On Friday, March 6, the Bureau of Labor Statistics reported that the unemployment rate in February had risen from 7.6 to 8.1 percent, as nonfarm payroll employment continued to fall sharply. As they indicated, “payroll employment has declined by 2.6 million in the past 4 months. In February, job losses were large and widespread across nearly all major industry sectors.”
During February, “the number of unemployed persons increased by 851,000 to 12.5 million . . . . Over the past 12 months, the number of unemployed persons has increased by about 5.0 million, and the unemployment rate has risen by 3.3 percentage points.” The Kiplinger Letter for the same date indicated that unemployment is “probably en route to double digits.” Counting discouraged workers who are no longer seeking work and part-time workers who would rather be working full time, the effective jobless rate tops out at just over 14 percent.
What is true on a national scale is also true, though less severely, in Kansas. The Bureau of Labor Statistics maintains an Economy at a Glance website which offers state-by-state reporting of aggregated employment statistics. These numbers lag a bit behind the less-specific national summary statistics, but are maintained for each state’s primary metropolitan employment markets as well as for the state as a whole. The Kansas Economy at a Glance numbers, for example, include numbers for the Wichita Economy at a Glance (these numbers are for the Wichita Metropolitan Statistical Area).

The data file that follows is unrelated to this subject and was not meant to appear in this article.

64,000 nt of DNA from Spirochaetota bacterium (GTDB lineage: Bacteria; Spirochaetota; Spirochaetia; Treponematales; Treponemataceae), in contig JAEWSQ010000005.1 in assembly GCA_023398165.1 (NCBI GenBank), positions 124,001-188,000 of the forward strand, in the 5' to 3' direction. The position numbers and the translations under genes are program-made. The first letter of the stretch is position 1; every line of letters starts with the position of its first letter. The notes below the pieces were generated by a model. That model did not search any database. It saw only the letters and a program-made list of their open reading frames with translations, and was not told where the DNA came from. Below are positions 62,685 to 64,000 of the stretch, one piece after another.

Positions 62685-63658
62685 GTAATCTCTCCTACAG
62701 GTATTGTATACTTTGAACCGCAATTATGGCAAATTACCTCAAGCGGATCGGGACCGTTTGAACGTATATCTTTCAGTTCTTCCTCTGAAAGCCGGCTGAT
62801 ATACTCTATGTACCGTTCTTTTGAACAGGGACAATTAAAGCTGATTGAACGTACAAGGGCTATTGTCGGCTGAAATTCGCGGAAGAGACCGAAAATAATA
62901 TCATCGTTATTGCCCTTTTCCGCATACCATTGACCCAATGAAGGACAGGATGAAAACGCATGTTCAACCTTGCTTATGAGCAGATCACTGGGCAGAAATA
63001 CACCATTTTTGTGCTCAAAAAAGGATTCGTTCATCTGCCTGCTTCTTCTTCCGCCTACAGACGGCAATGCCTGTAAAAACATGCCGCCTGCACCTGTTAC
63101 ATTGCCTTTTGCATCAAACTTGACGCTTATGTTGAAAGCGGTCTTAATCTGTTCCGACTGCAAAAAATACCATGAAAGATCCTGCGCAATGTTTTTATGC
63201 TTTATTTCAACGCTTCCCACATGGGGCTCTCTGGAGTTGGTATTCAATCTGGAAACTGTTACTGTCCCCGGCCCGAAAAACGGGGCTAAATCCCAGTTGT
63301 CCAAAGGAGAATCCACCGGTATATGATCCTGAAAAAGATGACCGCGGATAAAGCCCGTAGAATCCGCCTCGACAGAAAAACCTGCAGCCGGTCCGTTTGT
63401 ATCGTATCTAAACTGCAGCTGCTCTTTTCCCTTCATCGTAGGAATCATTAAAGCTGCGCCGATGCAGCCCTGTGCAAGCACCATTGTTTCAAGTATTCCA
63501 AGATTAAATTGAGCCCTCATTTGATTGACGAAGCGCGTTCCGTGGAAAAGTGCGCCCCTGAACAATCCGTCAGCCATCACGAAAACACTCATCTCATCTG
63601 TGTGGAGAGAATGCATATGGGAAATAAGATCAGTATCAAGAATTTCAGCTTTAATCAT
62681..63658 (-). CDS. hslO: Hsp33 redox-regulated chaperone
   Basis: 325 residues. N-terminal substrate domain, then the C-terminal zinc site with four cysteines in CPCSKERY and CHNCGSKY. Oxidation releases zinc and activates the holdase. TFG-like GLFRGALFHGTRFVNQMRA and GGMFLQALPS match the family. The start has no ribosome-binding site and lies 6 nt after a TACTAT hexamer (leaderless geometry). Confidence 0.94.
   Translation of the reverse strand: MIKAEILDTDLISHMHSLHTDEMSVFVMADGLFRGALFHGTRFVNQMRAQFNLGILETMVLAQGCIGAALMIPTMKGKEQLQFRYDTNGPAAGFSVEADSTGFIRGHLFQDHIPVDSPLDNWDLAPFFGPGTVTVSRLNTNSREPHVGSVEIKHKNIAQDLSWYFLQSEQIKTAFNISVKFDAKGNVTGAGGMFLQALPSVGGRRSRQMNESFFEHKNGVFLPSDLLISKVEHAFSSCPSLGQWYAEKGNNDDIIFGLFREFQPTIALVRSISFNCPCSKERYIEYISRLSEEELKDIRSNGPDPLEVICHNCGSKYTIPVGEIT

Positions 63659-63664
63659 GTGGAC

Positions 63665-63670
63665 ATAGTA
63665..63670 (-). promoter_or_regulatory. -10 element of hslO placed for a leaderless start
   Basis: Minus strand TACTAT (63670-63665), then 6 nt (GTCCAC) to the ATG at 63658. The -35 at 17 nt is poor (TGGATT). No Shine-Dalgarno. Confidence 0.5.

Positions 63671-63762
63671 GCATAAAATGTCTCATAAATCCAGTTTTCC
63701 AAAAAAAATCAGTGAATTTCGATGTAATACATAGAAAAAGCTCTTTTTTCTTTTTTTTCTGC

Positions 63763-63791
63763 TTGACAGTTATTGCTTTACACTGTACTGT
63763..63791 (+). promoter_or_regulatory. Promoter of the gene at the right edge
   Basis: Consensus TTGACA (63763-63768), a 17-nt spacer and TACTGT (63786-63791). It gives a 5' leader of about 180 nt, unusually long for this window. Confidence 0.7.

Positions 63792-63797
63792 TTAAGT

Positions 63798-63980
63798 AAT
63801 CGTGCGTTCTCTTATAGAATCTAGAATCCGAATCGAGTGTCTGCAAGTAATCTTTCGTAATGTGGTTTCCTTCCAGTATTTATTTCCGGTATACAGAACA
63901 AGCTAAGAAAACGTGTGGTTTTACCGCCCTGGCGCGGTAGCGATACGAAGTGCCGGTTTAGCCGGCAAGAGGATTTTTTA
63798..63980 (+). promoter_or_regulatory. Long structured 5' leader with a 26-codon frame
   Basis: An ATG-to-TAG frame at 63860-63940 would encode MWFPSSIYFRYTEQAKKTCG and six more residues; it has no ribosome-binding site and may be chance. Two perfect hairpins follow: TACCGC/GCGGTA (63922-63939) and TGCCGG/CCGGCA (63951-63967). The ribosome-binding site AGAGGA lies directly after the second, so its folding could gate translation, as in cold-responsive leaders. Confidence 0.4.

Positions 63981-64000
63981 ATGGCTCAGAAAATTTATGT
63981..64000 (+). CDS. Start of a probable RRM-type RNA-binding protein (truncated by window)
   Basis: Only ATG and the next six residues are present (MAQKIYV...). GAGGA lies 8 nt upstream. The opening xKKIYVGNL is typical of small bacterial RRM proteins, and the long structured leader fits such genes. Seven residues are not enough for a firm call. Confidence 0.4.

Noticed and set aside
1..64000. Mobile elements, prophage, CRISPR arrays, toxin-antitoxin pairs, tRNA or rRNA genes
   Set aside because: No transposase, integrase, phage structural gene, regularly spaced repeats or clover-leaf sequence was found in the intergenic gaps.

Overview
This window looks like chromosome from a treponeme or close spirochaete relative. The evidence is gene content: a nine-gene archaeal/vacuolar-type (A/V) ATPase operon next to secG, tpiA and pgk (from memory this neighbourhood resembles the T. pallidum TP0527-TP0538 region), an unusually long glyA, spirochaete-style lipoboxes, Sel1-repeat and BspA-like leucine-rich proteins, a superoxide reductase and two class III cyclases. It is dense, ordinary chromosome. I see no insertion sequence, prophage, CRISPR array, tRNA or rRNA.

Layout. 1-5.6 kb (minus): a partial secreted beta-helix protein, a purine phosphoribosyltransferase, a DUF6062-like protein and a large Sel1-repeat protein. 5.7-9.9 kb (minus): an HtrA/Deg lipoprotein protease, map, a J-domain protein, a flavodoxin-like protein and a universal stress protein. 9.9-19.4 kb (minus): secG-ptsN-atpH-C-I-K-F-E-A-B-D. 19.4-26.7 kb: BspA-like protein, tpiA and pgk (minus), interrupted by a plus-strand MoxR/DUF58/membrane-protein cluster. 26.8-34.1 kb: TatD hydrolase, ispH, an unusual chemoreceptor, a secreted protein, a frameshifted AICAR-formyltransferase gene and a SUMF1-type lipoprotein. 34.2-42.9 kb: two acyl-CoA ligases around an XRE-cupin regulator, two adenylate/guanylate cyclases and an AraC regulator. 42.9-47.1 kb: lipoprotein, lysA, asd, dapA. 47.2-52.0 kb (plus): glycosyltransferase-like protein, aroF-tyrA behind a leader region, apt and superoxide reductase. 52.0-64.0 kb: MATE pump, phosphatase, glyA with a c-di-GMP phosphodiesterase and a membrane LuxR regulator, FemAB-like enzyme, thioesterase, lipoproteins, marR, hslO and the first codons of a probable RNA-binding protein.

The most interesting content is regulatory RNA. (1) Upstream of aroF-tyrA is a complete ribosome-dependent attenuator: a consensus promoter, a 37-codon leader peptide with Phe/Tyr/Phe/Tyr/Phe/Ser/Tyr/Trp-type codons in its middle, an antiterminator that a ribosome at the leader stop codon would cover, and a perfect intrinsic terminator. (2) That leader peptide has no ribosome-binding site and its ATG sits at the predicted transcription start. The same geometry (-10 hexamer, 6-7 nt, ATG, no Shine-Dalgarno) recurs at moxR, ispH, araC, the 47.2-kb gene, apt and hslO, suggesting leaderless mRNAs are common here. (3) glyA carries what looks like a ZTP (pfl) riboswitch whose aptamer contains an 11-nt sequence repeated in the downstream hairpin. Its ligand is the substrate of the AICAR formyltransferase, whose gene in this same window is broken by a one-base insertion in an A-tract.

A quick reference to these reports will show you that, for Kansas, total employment contracted from 1,432,100 in August of last year to 1,420,800 in January of the present year, with the unemployment rate increasing from 4.4 percent to 5.8 percent. Still, that’s at least two percentage points below the national level. (The unemployment rate for the Midwest Region as a whole was 8.1 percent in January.)
From August through December of this past year, Wichita area employment actually grew from 298,700 to 304,100, but the rate of growth was insufficient to prevent an increase in unemployment from 14,300 to 15,800, or from 4.6 percent to 4.9 percent. While not at all good news, it does compare favorably with more dismal national numbers.